Moreton Bay Marine Park was established in 1992 as protection zone of sensitive marine habitats. The 3,400km2 park extents from the southern point of Caloundra to the northern seawall of the Gold Coast Seaway. The park is home to hundreds of shipwrecks. Some are known and explored as diving spots and others aren’t. The most famous wrecks within the northern area of the park include, Cementco wreck, Curtin Artifical Reef Precinc and Tangalooma Wrecks.

In this blog post, we are highlighting the most famous wrecks within the marine parks Gold Coast area. Gold Coast Dive Adventures holds a Moreton Bay Marine Parks permit that allows us to explore the historic wrecks within the Marine Park.


The wreck of the Aquarian

One of the more tragic sinking’s includes the Auqarian. The trawler that was skippered by Malcom Taylor and sank on 1stof May 1986. Sadly, Malcom lost his life during this tragedy. In honour of Malcom, what we all know as the Seaway Tower, was named the Malcom Taylor Tower.

The wreck of the Aquarian is often covered by sand however over recent years it has been fully exposed. The ship sits upright on the ocean floor and is a pleasure to dive in only 14m of water. Dive days have to be picked as the site is close to shore and impacted by swell and the outgoing Seaway tide.


The wreck of the Dragin 2 or commonly referred to as the Sea Dragon

The dragin 2 or Sea Dragon is a trawler that lies in about 24m of water just north of the Jumpin Pin Bar off South Stradbroke Island. Little is known about this wreck in terms of the year when it sank and under which circumstances. The wreck is habitat to lots of fish life. Due to its remoteness, it can only be visited on calm days without swell and winds in order to keep travel times to a minimum. Gold Coast Dive Adventures dives the Sea Dragon or Dragin 2 as part of Advanced Exploration dives. If you have any further information about this shipwreck, please contact us!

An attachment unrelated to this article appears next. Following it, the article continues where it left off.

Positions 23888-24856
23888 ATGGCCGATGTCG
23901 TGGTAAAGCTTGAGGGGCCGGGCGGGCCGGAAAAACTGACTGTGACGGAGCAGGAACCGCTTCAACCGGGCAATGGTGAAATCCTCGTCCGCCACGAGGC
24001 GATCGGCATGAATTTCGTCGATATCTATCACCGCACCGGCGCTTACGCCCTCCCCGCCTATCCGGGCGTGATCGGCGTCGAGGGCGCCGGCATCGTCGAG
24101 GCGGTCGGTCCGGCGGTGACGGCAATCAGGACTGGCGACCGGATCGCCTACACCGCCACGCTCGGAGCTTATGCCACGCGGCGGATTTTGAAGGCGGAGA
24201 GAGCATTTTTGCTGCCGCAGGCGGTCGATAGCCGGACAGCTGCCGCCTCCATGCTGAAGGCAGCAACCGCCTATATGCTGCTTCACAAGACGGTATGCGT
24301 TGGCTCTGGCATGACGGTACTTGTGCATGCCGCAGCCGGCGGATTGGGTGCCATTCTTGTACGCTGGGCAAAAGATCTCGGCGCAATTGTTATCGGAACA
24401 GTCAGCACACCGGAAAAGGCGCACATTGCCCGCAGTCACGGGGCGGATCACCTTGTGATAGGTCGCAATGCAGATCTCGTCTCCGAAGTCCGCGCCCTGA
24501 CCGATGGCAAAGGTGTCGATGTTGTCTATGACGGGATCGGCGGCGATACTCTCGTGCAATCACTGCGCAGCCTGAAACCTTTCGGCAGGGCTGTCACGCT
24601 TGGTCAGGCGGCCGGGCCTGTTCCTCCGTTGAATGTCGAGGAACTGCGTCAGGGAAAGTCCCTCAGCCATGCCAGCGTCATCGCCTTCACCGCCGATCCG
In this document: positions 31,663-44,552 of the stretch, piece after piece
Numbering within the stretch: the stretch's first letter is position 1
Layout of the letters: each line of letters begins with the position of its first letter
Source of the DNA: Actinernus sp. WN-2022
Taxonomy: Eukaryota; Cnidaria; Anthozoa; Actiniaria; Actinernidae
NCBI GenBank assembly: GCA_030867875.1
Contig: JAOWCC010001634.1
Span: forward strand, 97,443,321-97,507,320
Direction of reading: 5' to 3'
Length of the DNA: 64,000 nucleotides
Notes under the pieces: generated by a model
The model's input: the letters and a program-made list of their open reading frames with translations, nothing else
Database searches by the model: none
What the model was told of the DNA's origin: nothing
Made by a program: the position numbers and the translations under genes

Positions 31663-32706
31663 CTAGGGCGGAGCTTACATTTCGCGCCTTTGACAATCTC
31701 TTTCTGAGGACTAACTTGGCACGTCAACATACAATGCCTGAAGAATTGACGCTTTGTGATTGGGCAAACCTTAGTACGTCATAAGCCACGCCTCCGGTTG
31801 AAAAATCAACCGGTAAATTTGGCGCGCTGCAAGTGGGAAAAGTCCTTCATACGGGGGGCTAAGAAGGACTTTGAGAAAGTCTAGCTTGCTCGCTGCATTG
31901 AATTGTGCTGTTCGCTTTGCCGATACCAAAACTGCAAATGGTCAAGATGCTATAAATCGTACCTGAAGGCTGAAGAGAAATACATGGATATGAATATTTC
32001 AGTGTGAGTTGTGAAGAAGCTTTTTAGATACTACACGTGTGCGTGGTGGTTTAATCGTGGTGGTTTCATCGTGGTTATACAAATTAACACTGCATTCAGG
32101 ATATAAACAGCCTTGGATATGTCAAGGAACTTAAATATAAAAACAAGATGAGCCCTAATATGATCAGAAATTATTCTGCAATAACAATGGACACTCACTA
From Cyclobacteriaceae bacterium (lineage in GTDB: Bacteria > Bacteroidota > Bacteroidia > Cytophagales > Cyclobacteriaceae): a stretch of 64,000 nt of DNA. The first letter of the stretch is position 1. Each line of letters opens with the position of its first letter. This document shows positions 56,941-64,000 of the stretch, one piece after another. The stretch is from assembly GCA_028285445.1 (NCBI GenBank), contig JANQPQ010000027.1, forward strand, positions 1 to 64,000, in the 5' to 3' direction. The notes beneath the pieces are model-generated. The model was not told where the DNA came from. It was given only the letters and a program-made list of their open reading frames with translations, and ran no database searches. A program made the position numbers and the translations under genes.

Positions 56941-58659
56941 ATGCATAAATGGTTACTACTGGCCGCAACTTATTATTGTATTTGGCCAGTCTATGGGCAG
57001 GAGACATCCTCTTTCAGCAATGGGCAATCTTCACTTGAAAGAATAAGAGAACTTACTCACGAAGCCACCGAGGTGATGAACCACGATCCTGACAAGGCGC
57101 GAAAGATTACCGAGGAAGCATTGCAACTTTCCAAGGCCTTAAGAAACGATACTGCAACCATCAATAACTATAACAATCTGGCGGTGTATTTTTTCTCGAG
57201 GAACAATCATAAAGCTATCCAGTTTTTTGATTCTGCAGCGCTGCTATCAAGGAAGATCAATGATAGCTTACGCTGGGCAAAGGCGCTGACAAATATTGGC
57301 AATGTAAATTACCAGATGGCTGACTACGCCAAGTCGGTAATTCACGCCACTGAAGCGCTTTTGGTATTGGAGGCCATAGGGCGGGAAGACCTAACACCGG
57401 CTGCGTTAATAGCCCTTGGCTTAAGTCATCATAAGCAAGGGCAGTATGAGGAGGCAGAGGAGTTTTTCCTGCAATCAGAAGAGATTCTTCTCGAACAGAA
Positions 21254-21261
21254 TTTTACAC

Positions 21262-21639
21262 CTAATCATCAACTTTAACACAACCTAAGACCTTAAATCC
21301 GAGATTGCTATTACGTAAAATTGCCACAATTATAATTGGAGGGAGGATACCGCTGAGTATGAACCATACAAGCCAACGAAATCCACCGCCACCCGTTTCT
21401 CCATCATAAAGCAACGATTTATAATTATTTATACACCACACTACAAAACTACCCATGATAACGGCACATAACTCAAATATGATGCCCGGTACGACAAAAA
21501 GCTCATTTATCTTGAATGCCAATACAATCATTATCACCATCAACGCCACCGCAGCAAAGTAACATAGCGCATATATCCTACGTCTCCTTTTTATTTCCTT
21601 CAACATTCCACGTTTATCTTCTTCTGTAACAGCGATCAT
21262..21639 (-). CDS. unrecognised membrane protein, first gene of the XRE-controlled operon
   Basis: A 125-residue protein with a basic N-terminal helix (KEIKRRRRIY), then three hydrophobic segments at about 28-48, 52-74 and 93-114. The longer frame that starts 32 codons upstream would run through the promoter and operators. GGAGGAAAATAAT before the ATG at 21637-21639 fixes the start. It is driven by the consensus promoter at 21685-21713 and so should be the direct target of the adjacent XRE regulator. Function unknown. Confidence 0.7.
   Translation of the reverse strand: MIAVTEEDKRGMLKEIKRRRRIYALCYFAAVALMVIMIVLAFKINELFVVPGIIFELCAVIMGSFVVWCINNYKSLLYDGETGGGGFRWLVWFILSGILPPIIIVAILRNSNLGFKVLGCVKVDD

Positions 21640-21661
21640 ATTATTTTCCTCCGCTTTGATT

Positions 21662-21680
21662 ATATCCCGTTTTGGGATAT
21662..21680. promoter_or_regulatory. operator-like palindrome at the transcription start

Wreck of the Cambus Wallace

On 3rdSeptember 1894, the Cambus Wallace ran aground just 200m off the Jumpinpin Bar, South Stradbroke Island. The 1600t steel sailing barge embarked from Glasgow with cargo including, salt, whisky, dynamite, iron, paper and other goods.

The depth of the wreck has changed over the decades dramatically and was mostly completely covered by sand. Due to the shallowness, the Cambus Wallace is not a common scuba diving site but has been dived up to the 1970’s.

Picture credit and curtesy to State Library of Queensland. For more details about the history of the Cambus Wallace, visit


Other nearby wrecks

Another well know shipwreck, just outside the boundaries of the marine park is the historic wreck of the Scottish Prince, located just 600m off Main Beach, probably the Gold Coast’s most famous offshore dive site. Here is a link to more information about the Scottish Prince wreck:


Why is a permit needed to scuba dive within the marine park?

The park is regulated by the government with the aim to preserve its beauty for many generations to come. The permit system allows the authorities to assess any commercial activity in terms of its impact to the environment by having regard to the kind of activity, methodology and frequency. Permit holders are then also used to contribute valuable statistical data by submitting quarterly activity reports including sighting reports of grey nurse sharks and other endangered and protected species.

Overall, whilst the permit process seems like an administrative burden, we believe it is a good and necessary process to avoid environmentally unsustainable commercial practices within the park. It also ensures that operators have proper systems and insurances in places.


What rules are there for the recreational use of the park?

The government has issued a Moreton Bay Marine Parks User Guide which you can down load via the link below. It contains lots of useful information around what you can and can’t do within the park.